652 S.E.2d 549


No. S07G0372.Supreme Court of Georgia.

THOMPSON, Justice.

We granted a writ of certiorari to the Court of Appeals to review its decision concerning the propriety of the superior court’s exercise of subject-matter jurisdiction in this action. See Abushmais v. Erby, 282 Ga. App. 86 (637 SE2d 725) (2006). For the reasons that follow, we affirm.

This case began as a dispossessory action against appellee Calvin Erby filed by Ahmed El Sharkawy, who owned property leased by Erby for his check cashing business. Erby failed to answer the complaint and the magistrate court entered a default judgment. Erby filed a notice of appeal and the next day filed a motion to set aside or vacate the default judgment. Following a hearing on the motion to set aside, the magistrate court issued an order directing Erby to pay the

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$2,500 monthly rent into the court’s registry and transferring the case to superior court “upon agreement of the parties” for resolution of issues outside the magistrate court’s jurisdiction. In superior court, Erby filed a third-party complaint against appellants, Husan Abushmais, El Sharkawy, and their related corporate entities, alleging, inter alia, that appellants conspired to dispossess him of the leased property. The original complaint against Erby was subsequently dismissed and Erby thereafter filed, and the superior court granted, a motion for summary judgment on his claims against appellants.

Appellants appealed, contending that the superior court lacked jurisdiction over the action because Erby was required to file a petition for writ of certiorari, not a notice of appeal, after entry of the default judgment. See OCGA § 15-10-41 (b) (2). The Court of Appeals determined that Erby’s notice of appeal had no effect on the magistrate court’s authority to transfer the action to superior court and that transfer to the superior court was proper under the applicable rules.

1. As an initial matter, we note that the term “subject-matter jurisdiction” has often been loosely used by courts, and as used by Erby and the Court of Appeals in framing the issues in this case, has caused substantial confusion. See Hopkins v. Hopkins, 237 Ga. 845 (229 SE2d 751) (1976). This confusion arises out of the failure of courts to clearly distinguish between subject-matter jurisdiction, personal jurisdiction, venue, and as here, the applicable statutory procedure for pursuing an appeal. See generally id. The phrase “subject-matter jurisdiction,” as defined by this Court, “`refers to subject matter alone,`i.e., `conferring jurisdiction in specified kinds of cases.’ [Cit.]” Id. at 846. “`Jurisdiction of the subject matter does not mean simply jurisdiction of the particular case then occupying the attention of the court, but jurisdiction of the class of cases to which that particular case belongs.’ [Cit.]” Id.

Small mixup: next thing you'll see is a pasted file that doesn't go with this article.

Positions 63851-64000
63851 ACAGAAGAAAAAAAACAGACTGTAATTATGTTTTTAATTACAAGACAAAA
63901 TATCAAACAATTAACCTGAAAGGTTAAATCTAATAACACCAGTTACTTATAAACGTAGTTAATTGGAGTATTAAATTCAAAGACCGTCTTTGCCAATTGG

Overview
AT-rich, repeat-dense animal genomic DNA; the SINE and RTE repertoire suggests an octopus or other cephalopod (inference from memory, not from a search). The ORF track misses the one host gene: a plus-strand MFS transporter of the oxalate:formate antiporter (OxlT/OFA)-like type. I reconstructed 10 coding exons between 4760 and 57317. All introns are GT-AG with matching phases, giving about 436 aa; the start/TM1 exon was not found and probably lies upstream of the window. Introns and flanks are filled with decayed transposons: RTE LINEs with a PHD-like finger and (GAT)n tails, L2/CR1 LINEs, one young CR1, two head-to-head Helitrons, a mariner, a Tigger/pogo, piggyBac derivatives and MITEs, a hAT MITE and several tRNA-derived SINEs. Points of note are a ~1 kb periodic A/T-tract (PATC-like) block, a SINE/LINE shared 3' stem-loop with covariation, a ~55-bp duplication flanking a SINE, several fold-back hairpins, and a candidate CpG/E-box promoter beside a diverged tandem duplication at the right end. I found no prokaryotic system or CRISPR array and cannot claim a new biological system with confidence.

In this appeal, although appellants framed their challenge to the superior court’s order as an attack on that court’s lack of subject-matter jurisdiction over the transferred action, the real issues were whether Erby followed the applicable statutory procedure for pursuing an appeal from the magistrate court’s default judgment and the related question of whether the magistrate court properly transferred the underlying dispossessory action to superior court, thereby authorizing that court to rule on the particular facts in the case before it.

Although Erby filed a notice of appeal from the magistrate court’s order finding him in default for failure to file an answer, no appeal lies from entry of a default judgment in magistrate court. OCGA § 15-10-41 (b) (2). The only avenue for review of such judgments under Georgia law is by certiorari to the state or superior court

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of that county, id., and in civil cases, the writ of certiorari operates as supersedeas of the judgment only after it is granted. OCGA § 5-4-19. Accordingly, Erby’s filing of a notice of appeal did not divest the magistrate court of its authority over the underlying dispossessory action.

2. Although the notice of appeal had no effect on the magistrate court’s authority over the dispossessory action, the court previously had entered a default judgment in favor of appellants. Erby filed a motion to set aside the default judgment and the magistrate court chose to hold an unreported hearing on that motion. See Howe v. Roberts, 259 Ga. 617 (1) (385 SE2d 276) (1989) (magistrate court not required to follow Civil Practice Act but is permitted, if it chooses, to do so). The court then entered an order which provided, in pertinent part, that

upon agreement of the parties, this case shall be transferred to the superior court because there are issues that may only be resolved in the Superior Court. . . . [Erby] shall pay $2500 into the registry of the Court [monthly]. . . . Superior court clerk shall not disburse this money until a hearing is held and an order is made by the Superior court judge.